Unlike Nixon and Kissinger and Carter's Secretary of State Cyrus Vance, Brzezinski did not believe in a policy of détente with the Soviet Union. Instead he was in favor of a "deliberate 'strategic deterioration' in relations with Moscow, and closer ties with China," as the New York Times summarized it. Clearly, Brzezinski's was a more confrontational approach, perhaps foreshadowing Ronald Reagan's foreign policy a few years later.

Brzezinski's hawkishness had a significant influence on Carter who over time became increasingly hostile toward both the Soviet Union and America's European NATO allies. For in the foreign policy arena Carter greatly relied on Brzezinski. It was Brzezinski after all who had brought Carter into the Trilateral Commission which he had founded with David Rockefeller's help in 1973 to improve relations among the US, Europe and Japan. The parochial governor of Georgia was thus introduced to the established internationally minded US east coast elite. Two years later Brzezinski became Carter's foreign policy adviser and soon entered the White House when Carter won the election of 1976.

When Carter lost his re-election four years later, Brzezinski returned to academic life as a public intellectual, university professor and author. Unlike his old rival Kissinger, who had managed to be appointed Secretary of State, "Zbig" was never offered this opportunity. He also never attempted to go into business and set up a political consultancy to earn big money as Kissinger did successfully. Instead after his White House years Brzezinski again taught at Columbia. In his late 80s he was still teaching at Johns Hopkins University/SAIS in Washington, DC. Brzezinski was also much in demand by the international media. The present author organized and chaired a lively discussion about the state of transatlantic relations at the Library of Congress in Washington DC in 2004 with Brzezinski, Kissinger, Richard Holbrooke and Brent Scowcroft. His strategic insights coupled with his dry sense of humor ensured that Brzezinski had the audience on his side.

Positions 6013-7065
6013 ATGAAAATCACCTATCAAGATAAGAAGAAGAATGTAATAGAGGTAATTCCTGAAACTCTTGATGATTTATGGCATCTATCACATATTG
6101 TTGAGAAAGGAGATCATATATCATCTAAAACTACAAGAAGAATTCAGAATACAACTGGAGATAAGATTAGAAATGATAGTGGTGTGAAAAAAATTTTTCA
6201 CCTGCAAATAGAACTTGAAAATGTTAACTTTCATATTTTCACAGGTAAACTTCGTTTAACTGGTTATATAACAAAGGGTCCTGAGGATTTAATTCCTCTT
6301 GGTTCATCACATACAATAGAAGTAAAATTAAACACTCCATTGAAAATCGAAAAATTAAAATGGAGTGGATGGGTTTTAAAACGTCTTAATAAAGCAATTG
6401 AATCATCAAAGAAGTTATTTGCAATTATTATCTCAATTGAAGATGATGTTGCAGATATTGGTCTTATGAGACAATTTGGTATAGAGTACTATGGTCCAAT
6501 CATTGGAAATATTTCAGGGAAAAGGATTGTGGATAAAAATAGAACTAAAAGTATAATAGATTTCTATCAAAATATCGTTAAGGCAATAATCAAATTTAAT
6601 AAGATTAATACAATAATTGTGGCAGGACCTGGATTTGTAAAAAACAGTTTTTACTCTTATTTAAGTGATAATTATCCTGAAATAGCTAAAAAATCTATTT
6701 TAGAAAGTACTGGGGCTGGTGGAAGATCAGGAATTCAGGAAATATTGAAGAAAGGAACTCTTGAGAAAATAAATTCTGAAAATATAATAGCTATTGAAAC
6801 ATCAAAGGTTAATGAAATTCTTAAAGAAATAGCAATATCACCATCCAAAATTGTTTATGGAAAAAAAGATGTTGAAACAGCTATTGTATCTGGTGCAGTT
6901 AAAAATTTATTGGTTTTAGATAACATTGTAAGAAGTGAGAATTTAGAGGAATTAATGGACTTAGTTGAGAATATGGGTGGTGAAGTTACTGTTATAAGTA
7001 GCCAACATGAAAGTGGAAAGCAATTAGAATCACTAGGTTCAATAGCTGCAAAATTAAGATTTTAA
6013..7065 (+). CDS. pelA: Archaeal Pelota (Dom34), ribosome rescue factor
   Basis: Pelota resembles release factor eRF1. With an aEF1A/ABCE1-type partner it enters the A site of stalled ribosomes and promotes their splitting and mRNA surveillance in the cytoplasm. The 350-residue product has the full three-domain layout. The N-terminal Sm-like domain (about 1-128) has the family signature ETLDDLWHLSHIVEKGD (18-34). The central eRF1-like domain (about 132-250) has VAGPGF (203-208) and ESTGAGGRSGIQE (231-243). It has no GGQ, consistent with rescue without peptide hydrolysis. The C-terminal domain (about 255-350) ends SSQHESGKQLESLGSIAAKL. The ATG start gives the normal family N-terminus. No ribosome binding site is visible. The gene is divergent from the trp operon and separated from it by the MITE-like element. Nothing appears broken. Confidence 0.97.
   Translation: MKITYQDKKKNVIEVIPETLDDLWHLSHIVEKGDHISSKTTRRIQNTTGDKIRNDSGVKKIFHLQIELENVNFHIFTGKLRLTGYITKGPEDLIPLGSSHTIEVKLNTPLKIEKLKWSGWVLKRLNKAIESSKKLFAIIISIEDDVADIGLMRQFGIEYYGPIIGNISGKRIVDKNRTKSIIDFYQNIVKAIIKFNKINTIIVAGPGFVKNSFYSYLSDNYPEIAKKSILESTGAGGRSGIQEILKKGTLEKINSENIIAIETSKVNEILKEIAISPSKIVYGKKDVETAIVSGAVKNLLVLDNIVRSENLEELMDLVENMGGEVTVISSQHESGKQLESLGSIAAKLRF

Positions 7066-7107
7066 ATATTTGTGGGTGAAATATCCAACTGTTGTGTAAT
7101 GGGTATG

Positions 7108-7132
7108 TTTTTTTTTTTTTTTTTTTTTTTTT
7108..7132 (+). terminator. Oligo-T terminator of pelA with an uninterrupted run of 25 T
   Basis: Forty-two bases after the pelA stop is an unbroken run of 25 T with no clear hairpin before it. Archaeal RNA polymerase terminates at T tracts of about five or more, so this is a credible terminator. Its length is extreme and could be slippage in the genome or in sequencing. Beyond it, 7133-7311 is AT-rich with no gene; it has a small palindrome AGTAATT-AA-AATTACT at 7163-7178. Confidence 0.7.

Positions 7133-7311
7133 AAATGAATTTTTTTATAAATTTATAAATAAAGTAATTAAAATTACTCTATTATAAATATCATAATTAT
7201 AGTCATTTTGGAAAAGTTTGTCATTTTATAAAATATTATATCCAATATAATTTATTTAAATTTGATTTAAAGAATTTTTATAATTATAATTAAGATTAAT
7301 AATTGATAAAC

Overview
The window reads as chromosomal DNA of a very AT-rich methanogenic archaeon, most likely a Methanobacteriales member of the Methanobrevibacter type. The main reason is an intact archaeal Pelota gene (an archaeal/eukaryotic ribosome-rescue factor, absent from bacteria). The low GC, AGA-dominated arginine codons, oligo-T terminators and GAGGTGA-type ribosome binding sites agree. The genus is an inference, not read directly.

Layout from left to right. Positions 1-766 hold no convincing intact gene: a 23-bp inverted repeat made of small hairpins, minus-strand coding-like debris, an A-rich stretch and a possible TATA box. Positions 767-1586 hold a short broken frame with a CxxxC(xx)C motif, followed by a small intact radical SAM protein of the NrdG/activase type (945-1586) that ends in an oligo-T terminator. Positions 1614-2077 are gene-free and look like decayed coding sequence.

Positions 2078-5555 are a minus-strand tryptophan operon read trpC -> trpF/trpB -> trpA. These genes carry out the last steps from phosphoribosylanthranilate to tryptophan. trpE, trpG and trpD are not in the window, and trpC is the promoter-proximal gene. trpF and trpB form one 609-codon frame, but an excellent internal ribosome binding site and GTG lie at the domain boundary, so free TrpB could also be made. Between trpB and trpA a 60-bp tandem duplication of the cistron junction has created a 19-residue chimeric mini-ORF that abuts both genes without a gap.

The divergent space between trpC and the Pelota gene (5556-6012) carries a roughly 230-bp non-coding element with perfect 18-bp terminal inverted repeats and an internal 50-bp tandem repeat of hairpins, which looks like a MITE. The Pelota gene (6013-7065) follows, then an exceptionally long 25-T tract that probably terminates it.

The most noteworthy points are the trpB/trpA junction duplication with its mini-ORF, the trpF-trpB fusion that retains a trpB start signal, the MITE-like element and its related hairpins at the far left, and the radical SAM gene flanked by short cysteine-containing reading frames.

Brzezinski's books sold rather well. His 1983 volume of memoirs Power and Principle is more interesting and engaging than most books in this genre. Among his learned post-White House books two stand out in particular: The Grand Chessboard (1997) and Strategic Vision: America and the Crisis of Global Power (2012). In the former he predicted a return of the 19th century 'great game', with the U.S. now Eurasia's dominant power. In the latter he urged the U.S. to recognize its responsibility to remain an engaged global leader.

With a minority of US foreign policy luminaries Brzezinski strongly opposed the Iraq War of 2003 (unlike Kissinger, who supported the war) . He also viewed George W. Bush's 'war on terror' highly critically. He believed that turning the conflict with "a bunch of fanatics" into a global conflict on a par with fighting the Nazis or Communism was absurd. It "either reflects profound ignorance or a totally manipulative desire to use public anxiety for political purposes," he wrote. Subsequently, Brzezinski endorsed Obama and was greatly dismayed by the election victory of Donald Trump in November 2016.

Despite his many misjudgments and fierce rows and conflicts with America's allies and foes when he was National Security Adviser, Brzezinski had a global outlook and believed in the necessity of global engagement and involvement. Brzezinski clearly believed that for better or worse global stability required a benign American empire. In his many books and articles, however, he also repeatedly warned against American hubris, arrogance and neo-isolationism. Former President Obama was right when he called Brzezinski a "passionate advocate of American leadership."bluestar


Author Klaus Larres is a Member (Fellow) of the Institute for Advanced Study (IAS) in Princeton, NJ, and the Richard M Krasno Distinguished Professor of History and International Affairs at the University of North Carolina at Chapel Hill.